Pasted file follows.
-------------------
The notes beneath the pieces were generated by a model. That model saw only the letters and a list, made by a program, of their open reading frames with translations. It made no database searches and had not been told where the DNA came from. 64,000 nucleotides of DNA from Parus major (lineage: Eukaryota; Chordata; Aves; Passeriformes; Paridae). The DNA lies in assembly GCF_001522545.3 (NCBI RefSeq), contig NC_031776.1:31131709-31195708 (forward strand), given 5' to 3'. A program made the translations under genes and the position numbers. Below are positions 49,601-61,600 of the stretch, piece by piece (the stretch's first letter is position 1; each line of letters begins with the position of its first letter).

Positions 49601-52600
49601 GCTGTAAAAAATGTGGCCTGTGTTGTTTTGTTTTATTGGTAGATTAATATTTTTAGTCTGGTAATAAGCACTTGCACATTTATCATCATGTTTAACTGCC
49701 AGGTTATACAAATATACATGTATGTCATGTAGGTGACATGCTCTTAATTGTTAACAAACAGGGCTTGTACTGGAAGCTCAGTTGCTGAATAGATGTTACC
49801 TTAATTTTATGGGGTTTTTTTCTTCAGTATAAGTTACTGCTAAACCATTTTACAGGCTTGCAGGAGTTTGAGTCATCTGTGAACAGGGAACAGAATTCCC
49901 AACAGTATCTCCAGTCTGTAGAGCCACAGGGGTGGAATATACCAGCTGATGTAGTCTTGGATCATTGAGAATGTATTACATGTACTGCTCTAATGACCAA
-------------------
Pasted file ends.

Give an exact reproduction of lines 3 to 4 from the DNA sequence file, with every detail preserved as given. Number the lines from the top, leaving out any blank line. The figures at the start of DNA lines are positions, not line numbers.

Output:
49601 GCTGTAAAAAATGTGGCCTGTGTTGTTTTGTTTTATTGGTAGATTAATATTTTTAGTCTGGTAATAAGCACTTGCACATTTATCATCATGTTTAACTGCC
49701 AGGTTATACAAATATACATGTATGTCATGTAGGTGACATGCTCTTAATTGTTAACAAACAGGGCTTGTACTGGAAGCTCAGTTGCTGAATAGATGTTACC